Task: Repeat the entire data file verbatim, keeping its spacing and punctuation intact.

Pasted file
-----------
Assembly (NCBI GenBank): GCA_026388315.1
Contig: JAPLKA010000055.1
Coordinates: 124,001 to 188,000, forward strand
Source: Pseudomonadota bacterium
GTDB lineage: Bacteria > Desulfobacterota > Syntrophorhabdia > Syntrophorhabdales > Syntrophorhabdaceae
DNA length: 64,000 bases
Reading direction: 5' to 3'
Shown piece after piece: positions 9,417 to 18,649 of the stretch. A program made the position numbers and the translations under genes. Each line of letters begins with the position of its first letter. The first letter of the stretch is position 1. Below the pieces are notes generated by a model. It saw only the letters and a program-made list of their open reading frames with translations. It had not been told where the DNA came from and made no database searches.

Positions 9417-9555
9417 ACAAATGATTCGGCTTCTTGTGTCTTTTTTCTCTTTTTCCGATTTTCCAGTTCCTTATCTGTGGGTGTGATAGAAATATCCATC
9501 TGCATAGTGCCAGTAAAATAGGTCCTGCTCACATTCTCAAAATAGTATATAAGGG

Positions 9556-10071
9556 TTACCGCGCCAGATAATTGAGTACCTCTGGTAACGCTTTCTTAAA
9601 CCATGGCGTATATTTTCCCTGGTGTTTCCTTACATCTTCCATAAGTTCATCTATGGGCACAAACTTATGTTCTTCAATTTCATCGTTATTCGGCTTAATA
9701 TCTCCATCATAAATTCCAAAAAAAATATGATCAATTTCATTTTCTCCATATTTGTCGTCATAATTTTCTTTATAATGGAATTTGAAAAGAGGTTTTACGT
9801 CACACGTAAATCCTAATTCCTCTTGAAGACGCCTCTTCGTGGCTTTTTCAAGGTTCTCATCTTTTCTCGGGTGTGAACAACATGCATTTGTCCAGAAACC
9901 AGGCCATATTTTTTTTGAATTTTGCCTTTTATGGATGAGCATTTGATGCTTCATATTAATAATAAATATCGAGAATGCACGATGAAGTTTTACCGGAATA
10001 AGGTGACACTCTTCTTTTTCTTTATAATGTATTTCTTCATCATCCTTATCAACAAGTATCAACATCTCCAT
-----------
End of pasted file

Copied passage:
Assembly (NCBI GenBank): GCA_026388315.1
Contig: JAPLKA010000055.1
Coordinates: 124,001 to 188,000, forward strand
Source: Pseudomonadota bacterium
GTDB lineage: Bacteria > Desulfobacterota > Syntrophorhabdia > Syntrophorhabdales > Syntrophorhabdaceae
DNA length: 64,000 bases
Reading direction: 5' to 3'
Shown piece after piece: positions 9,417 to 18,649 of the stretch. A program made the position numbers and the translations under genes. Each line of letters begins with the position of its first letter. The first letter of the stretch is position 1. Below the pieces are notes generated by a model. It saw only the letters and a program-made list of their open reading frames with translations. It had not been told where the DNA came from and made no database searches.

Positions 9417-9555
9417 ACAAATGATTCGGCTTCTTGTGTCTTTTTTCTCTTTTTCCGATTTTCCAGTTCCTTATCTGTGGGTGTGATAGAAATATCCATC
9501 TGCATAGTGCCAGTAAAATAGGTCCTGCTCACATTCTCAAAATAGTATATAAGGG

Positions 9556-10071
9556 TTACCGCGCCAGATAATTGAGTACCTCTGGTAACGCTTTCTTAAA
9601 CCATGGCGTATATTTTCCCTGGTGTTTCCTTACATCTTCCATAAGTTCATCTATGGGCACAAACTTATGTTCTTCAATTTCATCGTTATTCGGCTTAATA
9701 TCTCCATCATAAATTCCAAAAAAAATATGATCAATTTCATTTTCTCCATATTTGTCGTCATAATTTTCTTTATAATGGAATTTGAAAAGAGGTTTTACGT
9801 CACACGTAAATCCTAATTCCTCTTGAAGACGCCTCTTCGTGGCTTTTTCAAGGTTCTCATCTTTTCTCGGGTGTGAACAACATGCATTTGTCCAGAAACC
9901 AGGCCATATTTTTTTTGAATTTTGCCTTTTATGGATGAGCATTTGATGCTTCATATTAATAATAAATATCGAGAATGCACGATGAAGTTTTACCGGAATA
10001 AGGTGACACTCTTCTTTTTCTTTATAATGTATTTCTTCATCATCCTTATCAACAAGTATCAACATCTCCAT